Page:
As I wrote last December, the U.S. government’s Consumer Product Safety Commission (CPSC) forced out of business Maxfield and Oberton, the producers of the adult toys Buckyballs—small powerful magnets that can be arranged in intricate designs.

I summarized:

[B]ecause a few parents irresponsibly let their toddlers eat Buckyballs, and because a few teenagers stupidly stick them in their mouths or noses despite the warning labels, Maxfield and Oberton is forbidden to sell Buckyballs and we are forbidden to buy them—regardless of whether the company issues clear and explicit warnings with each package, regardless of whether would-be customers are willing to purchase and use the toys in accordance with their own best judgment, and regardless of whether would-be customers have children in their home or office.

Now, not satisfied with destroying Maxfield and Oberton, the CPSC is seeking to destroy the company’s former CEO, Craig Zucker—who led a spirited although ultimately unsuccessful public campaign against the CPSC’s actions.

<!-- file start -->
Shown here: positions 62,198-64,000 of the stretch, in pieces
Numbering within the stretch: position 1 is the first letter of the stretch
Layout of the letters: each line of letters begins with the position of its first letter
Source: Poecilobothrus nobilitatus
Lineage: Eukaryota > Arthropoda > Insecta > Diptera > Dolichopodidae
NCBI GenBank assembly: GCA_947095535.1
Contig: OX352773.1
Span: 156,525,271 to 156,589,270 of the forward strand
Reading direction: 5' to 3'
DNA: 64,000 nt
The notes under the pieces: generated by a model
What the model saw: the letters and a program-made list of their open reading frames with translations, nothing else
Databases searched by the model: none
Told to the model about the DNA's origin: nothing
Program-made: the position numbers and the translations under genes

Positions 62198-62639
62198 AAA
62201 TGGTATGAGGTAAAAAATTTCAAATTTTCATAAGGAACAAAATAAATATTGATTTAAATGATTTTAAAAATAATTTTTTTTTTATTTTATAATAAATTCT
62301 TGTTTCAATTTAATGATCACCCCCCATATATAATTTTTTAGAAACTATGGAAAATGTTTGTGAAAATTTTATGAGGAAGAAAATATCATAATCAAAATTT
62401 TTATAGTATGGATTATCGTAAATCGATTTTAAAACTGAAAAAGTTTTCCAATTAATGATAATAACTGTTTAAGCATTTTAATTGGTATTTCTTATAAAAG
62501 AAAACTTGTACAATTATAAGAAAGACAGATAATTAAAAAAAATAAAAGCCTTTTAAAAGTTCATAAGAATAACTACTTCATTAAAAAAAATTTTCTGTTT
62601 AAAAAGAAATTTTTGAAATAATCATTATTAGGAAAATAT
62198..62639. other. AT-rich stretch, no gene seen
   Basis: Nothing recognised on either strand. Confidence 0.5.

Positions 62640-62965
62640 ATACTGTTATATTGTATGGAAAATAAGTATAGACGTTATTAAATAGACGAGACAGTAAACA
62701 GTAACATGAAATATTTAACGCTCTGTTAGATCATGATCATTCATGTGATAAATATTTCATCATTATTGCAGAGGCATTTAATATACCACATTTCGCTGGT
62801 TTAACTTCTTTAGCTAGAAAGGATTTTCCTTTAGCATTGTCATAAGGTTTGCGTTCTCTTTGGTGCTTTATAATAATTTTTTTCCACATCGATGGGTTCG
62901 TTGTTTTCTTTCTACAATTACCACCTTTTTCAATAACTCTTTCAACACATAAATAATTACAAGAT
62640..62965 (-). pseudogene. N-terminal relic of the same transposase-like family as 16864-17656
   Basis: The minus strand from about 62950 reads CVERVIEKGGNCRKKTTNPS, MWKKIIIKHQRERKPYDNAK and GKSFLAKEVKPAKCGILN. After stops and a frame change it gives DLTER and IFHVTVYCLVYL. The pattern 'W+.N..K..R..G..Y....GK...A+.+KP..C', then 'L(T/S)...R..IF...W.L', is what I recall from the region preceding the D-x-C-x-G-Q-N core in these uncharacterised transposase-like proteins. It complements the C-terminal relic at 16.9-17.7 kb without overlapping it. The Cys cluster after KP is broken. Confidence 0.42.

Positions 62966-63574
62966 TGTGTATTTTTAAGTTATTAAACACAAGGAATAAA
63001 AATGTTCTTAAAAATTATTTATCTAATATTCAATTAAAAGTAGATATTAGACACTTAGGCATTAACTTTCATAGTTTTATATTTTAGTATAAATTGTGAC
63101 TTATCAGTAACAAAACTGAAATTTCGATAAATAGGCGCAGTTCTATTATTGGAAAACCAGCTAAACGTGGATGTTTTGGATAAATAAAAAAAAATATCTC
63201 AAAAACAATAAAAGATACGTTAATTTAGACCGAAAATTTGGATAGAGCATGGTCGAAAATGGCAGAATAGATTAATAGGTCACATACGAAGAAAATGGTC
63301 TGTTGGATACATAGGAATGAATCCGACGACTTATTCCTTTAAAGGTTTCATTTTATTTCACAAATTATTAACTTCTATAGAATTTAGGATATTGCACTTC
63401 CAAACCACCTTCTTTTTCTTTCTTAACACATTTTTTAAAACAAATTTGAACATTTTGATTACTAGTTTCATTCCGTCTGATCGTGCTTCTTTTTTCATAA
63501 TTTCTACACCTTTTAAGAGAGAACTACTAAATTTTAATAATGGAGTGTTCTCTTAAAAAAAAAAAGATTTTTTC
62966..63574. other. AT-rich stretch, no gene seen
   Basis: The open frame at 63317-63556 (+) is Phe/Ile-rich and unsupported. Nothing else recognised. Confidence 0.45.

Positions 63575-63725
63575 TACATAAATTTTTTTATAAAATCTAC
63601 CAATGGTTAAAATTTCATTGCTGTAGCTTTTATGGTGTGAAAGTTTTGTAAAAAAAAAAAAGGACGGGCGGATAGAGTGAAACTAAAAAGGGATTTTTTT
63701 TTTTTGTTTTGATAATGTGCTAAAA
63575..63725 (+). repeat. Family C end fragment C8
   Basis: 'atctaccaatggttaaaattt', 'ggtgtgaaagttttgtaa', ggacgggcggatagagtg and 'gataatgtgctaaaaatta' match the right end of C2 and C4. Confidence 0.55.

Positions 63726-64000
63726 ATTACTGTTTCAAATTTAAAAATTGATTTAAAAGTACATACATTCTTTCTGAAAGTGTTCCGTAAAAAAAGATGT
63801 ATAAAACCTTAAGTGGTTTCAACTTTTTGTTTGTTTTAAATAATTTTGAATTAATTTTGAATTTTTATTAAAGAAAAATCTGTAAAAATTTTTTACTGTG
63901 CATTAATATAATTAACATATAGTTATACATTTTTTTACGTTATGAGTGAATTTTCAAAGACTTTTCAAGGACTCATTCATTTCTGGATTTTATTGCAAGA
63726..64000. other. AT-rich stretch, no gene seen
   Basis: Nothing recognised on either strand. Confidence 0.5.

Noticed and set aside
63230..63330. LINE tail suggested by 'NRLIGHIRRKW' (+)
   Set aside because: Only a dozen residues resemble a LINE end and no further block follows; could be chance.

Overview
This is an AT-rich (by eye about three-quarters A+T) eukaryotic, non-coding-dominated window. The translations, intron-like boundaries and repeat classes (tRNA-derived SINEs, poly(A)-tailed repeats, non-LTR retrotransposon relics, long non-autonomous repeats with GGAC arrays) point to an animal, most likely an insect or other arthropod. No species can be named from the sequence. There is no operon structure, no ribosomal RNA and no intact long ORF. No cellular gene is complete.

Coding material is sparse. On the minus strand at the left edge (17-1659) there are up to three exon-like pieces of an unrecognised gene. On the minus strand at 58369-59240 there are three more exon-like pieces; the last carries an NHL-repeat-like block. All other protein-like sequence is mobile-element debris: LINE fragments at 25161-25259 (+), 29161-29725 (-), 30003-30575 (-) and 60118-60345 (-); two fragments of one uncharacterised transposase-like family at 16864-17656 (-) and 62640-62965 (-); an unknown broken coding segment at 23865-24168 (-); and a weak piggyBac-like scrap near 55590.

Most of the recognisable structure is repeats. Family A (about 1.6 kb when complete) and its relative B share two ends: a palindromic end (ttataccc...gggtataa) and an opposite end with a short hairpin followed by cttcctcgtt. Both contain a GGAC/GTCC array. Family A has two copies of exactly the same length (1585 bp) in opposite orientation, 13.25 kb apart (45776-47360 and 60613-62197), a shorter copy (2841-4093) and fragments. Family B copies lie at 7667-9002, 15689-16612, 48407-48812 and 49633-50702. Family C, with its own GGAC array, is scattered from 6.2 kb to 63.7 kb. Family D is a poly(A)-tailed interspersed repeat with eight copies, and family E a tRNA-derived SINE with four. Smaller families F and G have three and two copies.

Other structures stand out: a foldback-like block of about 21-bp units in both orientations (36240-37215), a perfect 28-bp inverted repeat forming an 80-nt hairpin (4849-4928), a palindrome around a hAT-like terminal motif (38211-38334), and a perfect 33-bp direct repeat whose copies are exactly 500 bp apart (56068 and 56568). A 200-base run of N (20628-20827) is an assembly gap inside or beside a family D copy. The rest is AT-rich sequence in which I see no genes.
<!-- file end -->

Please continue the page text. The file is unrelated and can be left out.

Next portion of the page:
Sohrab Ahmari provides the details in an August 30 article for the Wall Street Journal. Ahmari describes how Zucker and his partner launched the Buckyballs business, then how the CPSC intimidated numerous retailers into dropping the product and ultimately forced Zucker out of business. . . .

Return to Top
You have loader more free article(s) this month   |   Already a subscriber? Log in

Thank you for reading
The Objective Standard

Enjoy unlimited access to The Objective Standard for less than $5 per month
See Options
  Already a subscriber? Log in

Pin It on Pinterest